Silver Maples of the Appleton Wetlands

Neil

by Neil Carleton

Between Almonte and Appleton is an extensive silver maple swamp along the Mississippi River.  Commonly known as the Almonte wetlands, this unique landscape has been designated by the Ontario Ministry of Natural Resources as both a provincially significant wetland (PSW) and an area of natural and scientific interest (ANSI).  It’s been a natural wonder and a public treasure.  It’s dying.

Taking to the sky was a good way to document the plight of the Appleton wetland in 2012.  Viewed from about 1500 feet up in the comfort of a small plane, the darker area of healthy silver maple forest along the east shoreline of the Mississippi, between Almonte (background) and Appleton (foreground), is almost surrounded by dying and dead trees.  Photo courtesy of Al Seaman.
Taking to the sky was a good way to document the plight of the Appleton wetland in 2012. Viewed from about 1500 feet up in the comfort of a small plane, the darker area of healthy silver maple forest along the east shoreline of the Mississippi, between Almonte (background) and Appleton (foreground), is almost surrounded by dying and dead trees. Photo courtesy of Al Seaman.

This wetland has been a stable ecosystem for a long time, as evidenced by its significant size and the rich diversity of its distinctive flora and fauna over the years.  The survival of silver maples there has depended upon the natural, seasonal cycles of the Mississippi River.  When flooding occurs, during periods of naturally high water in the spring, the bases of the trees and their root tops are submerged.  Silver maples in swamp conditions remain healthy as long as the water level drops and their root tops can dry out during the growing season in summer and early fall.

 The root collar of a tree is the area of the trunk just above the roots. If this important arboreal section of a backyard or park tree is covered with soil, phloem cells can suffocate and disrupt the movement of food from the leaves to the roots. If the root collar of a swampland silver maple remains under water, the tree drowns.  It doesn’t happen right away.  A few years may pass while the root collar of a silver maple is submerged and the tree deteriorates under stress.  Die-off is the consequence in subsequent seasons.

 

Dipping to a lower altitude allowed for a closer look at the acres and acres of dead and dying silver maples at the Appleton wetland.  The remains of leafless trees reveal the skeletal patterns of gray trunks and branches that had been a healthy forest until recent years.  2012 photo courtesy of Al Seaman.
Dipping to a lower altitude allowed for a closer look at the acres and acres of dead and dying silver maples at the Appleton wetland. The remains of leafless trees reveal the skeletal patterns of gray trunks and branches that had been a healthy forest until recent years. 2012 photo courtesy of Al Seaman.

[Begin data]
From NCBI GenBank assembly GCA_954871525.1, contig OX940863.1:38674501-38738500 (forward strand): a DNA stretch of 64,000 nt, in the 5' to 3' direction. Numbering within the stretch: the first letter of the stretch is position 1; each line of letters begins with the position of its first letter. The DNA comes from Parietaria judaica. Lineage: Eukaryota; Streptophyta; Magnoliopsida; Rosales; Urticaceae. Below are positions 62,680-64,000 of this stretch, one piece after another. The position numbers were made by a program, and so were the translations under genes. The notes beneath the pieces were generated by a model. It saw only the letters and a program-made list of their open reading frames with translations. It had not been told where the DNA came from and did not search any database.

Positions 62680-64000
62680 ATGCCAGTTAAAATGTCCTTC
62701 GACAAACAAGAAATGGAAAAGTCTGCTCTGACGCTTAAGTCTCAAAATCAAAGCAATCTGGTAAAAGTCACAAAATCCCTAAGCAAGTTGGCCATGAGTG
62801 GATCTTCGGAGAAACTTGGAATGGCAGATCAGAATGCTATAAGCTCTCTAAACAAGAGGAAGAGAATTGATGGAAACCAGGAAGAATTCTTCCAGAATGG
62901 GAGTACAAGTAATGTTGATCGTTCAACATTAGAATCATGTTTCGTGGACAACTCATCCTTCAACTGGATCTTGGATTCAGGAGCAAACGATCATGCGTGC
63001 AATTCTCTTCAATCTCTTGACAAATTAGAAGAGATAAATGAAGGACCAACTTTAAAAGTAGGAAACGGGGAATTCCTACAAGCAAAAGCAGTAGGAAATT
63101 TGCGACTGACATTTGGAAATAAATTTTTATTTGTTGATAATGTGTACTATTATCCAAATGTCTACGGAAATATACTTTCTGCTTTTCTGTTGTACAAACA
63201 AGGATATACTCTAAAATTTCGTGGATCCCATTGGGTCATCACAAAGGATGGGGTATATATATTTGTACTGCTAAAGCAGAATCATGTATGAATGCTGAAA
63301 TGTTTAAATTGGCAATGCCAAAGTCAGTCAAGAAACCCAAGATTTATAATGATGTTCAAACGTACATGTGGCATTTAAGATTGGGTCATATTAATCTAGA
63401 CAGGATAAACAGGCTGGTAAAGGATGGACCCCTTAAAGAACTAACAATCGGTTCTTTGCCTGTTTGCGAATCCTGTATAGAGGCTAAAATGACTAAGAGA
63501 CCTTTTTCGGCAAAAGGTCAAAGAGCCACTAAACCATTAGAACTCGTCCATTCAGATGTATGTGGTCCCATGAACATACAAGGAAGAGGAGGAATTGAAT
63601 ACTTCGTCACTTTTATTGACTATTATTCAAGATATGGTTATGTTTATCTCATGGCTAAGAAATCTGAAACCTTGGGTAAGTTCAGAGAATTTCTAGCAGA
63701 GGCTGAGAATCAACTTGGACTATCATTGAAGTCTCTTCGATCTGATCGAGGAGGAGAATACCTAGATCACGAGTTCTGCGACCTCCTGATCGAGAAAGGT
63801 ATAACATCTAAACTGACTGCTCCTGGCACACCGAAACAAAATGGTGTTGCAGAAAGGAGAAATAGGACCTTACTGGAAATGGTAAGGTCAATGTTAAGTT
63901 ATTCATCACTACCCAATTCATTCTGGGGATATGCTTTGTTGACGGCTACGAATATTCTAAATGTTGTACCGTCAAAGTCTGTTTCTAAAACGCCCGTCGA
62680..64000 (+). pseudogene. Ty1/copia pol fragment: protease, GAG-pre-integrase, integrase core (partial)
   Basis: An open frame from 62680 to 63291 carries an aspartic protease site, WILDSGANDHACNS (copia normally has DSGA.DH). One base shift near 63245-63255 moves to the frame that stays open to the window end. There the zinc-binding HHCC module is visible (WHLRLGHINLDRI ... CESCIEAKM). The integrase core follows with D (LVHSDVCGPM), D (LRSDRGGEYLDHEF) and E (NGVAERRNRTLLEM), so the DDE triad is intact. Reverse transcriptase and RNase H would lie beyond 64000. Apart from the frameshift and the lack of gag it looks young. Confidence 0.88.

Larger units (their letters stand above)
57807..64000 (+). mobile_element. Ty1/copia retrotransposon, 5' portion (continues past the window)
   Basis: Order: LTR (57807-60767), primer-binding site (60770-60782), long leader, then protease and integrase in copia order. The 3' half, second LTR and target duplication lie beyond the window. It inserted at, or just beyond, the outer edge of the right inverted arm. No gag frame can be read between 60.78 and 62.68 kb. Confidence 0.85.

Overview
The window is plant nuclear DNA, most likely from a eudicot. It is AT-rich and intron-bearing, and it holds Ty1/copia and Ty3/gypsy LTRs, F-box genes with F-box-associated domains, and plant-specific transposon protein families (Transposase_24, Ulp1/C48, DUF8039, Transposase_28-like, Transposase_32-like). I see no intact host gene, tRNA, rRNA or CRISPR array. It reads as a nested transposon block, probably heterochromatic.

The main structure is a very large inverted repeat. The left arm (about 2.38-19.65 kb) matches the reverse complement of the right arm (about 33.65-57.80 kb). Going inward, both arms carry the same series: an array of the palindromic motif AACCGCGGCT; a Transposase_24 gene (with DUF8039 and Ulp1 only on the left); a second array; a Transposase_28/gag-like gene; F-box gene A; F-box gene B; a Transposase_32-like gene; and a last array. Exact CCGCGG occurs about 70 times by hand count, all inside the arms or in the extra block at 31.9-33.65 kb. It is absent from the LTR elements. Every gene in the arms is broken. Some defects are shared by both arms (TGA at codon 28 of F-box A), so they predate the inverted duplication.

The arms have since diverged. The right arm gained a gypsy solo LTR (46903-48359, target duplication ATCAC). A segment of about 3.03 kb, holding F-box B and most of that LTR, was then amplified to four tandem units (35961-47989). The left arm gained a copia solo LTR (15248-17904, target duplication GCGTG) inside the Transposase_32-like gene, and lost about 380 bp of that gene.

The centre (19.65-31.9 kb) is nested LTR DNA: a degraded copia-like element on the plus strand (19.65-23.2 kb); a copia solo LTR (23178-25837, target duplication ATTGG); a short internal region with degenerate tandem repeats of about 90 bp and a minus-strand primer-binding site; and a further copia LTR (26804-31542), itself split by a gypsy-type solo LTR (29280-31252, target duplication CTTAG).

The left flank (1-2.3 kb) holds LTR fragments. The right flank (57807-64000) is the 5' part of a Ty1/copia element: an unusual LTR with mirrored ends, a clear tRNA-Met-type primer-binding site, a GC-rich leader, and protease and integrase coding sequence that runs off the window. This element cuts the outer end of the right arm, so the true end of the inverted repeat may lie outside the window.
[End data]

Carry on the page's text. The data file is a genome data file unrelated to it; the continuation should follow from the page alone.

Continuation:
Dead trees were noted at the Appleton wetlands during the summer of 2006.  In 2007 silver maples were listing and toppling.  By 2008 the damage had spread and there were acres of dying, dead, and blown down trees.  The destruction continues.

Exploring the Mississippi River by kayak is a great way to get close to the Appleton wetlands.  The bare, bleak branches of dead silver maples dominate this 2012 shoreline view.  Photo courtesy of Al Seaman.
Exploring the Mississippi River by kayak is a great way to get close to the Appleton wetlands. The bare, bleak branches of dead silver maples dominate this 2012 shoreline view. Photo courtesy of Al Seaman.

 Silver maples naturally like their feet wet.  They grow well in swamp conditions along river shorelines as long as their root collars are allowed to dry out after the spring floods during the summer and early fall growing period.  Under stress from sustained high water levels, they drown and die.  2006 photo courtesy of Al Seaman.

Silver maples naturally like their feet wet. They grow well in swamp conditions along river shorelines as long as their root collars are allowed to dry out after the spring floods during the summer and early fall growing period. Under stress from sustained high water levels, they drown and die. 2006 photo courtesy of Al Seaman.

 Upstream above Appleton the same type of wetland forest is healthy.  Riverside trees downstream of Almonte look fine.  Something about the river environment between Almonte and Appleton is killing the forest.  Insect or disease damage, or any higher than normal river water flow over the years, has been ruled out as the cause.  Although the Appleton wetlands look just like a forest drowning from the sustained high water effects of a new beaver dam, there’s no beaver damn downstream raising the river level.

Thank you to Mike O’Malley for nominating the silver maples of the Appleton wetlands.

Do you have a notable or favourite tree?  Readers are invited to submit their nominations for an honor roll of trees in our area that could be featured in future articles.  You can contact me at 613-256-2018, <ve3nce@rac.ca>, or Neil Carleton, 3 Argyle Street, P.O. Box 1644, Almonte, Ontario, K0A 1A0.  I look forward to hearing from you.

My volunteer columns started in March 2010, as print features, to support the tree planting and tree awareness initiatives of the Mississippi Mills Beautification Committee.  The contact for the Tree Working Group is Ron Ayling, 613-256-4617.  In Carleton Place, the contact for the Urban Forest / River Corridor Advisory Committee is Jim McCready, 613-257-5853.

Until the next column, you’ll find me looking for and hanging out with shady characters.